The career academy is a very different type of high school. The selection of principals is the key element in bringing career academies to scale. Therefore, it requires substantial training of principals. Principals of these new schools must be advocates for career academies, for career technical education, and for average and low achieving students. This is in stark contrast to today’s high schools that only honor high achieving students. Training is also needed for career academy teachers and counselors. The curriculum of career academies is taught around the career theme and uses project-based learning. Counselors must understand related community college technical education programs, career ladders related to the career theme, and where employment related to their particular career theme exists. These are new and different approaches to education that are necessary for teachers and counselors in a career academy to learn. If they don’t want to teach or be a counselor in a career academy, they must look for another job or school or school district. Inherently, this means the teacher’s unions must be on board to support career academy reform. In general, teacher unions are not the problem in school reform, but they must be included in planning to avoid sticky situations in implementing career academy reform.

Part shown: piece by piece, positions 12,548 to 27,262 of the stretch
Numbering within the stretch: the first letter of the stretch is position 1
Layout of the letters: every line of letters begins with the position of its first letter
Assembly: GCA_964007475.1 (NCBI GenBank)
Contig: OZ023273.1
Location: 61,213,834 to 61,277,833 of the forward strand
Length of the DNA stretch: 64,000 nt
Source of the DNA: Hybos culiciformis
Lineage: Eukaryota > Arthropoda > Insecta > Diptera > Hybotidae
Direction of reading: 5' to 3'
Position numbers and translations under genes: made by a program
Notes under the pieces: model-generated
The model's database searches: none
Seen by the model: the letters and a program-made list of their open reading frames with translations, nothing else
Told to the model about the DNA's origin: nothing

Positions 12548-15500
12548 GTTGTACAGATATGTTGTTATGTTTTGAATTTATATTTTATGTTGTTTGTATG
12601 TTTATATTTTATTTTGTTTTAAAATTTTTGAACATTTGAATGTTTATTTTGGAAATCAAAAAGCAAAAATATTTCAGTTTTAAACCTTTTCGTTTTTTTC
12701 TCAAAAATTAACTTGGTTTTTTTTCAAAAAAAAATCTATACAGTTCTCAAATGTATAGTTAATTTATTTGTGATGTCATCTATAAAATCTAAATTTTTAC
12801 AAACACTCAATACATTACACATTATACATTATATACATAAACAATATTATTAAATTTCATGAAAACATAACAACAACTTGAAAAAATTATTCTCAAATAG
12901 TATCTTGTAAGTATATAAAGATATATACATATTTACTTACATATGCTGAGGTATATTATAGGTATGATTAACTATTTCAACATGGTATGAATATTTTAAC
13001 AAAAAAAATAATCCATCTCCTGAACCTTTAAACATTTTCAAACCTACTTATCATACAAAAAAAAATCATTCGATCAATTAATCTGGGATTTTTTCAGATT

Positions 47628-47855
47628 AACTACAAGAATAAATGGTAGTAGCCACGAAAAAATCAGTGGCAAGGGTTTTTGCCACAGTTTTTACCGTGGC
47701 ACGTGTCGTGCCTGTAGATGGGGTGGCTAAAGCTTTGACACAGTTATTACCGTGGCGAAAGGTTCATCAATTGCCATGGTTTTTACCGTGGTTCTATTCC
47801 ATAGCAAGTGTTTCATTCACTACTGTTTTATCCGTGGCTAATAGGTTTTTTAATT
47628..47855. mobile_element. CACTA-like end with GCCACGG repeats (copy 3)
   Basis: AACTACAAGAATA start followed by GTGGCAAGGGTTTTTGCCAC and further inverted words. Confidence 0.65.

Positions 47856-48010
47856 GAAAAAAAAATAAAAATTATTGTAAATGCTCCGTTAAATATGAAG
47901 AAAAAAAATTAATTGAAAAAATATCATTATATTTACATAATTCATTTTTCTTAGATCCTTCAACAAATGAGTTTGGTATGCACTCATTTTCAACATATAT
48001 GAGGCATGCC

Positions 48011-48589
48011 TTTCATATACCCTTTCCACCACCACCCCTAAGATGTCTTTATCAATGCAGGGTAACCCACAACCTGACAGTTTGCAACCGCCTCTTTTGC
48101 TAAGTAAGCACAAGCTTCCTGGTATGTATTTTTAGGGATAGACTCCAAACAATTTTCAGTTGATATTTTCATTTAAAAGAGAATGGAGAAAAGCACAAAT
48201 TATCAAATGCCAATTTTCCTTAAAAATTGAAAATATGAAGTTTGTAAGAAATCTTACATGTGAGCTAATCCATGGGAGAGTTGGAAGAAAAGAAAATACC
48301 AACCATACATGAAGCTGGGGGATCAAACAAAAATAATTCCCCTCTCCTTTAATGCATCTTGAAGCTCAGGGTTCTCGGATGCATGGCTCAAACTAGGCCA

Perhaps the second most important element in career academy reform to selecting and training the principal is leadership from the school board and superintendent. Far too many school reforms have come and gone after a few years. Principals, teachers, and counselors just wait out the reform until the next thing comes along. No reform will be successful without long-term support from the school board and superintendent. Due to normal turnover, this means ongoing training for these positions by the state departments of education. The state departments of education must educate school boards and superintendents on the reality of the work world after high school, career technical education, and of different high school evaluation criteria. This will be very different for school boards and superintendents and a new role for state departments of education.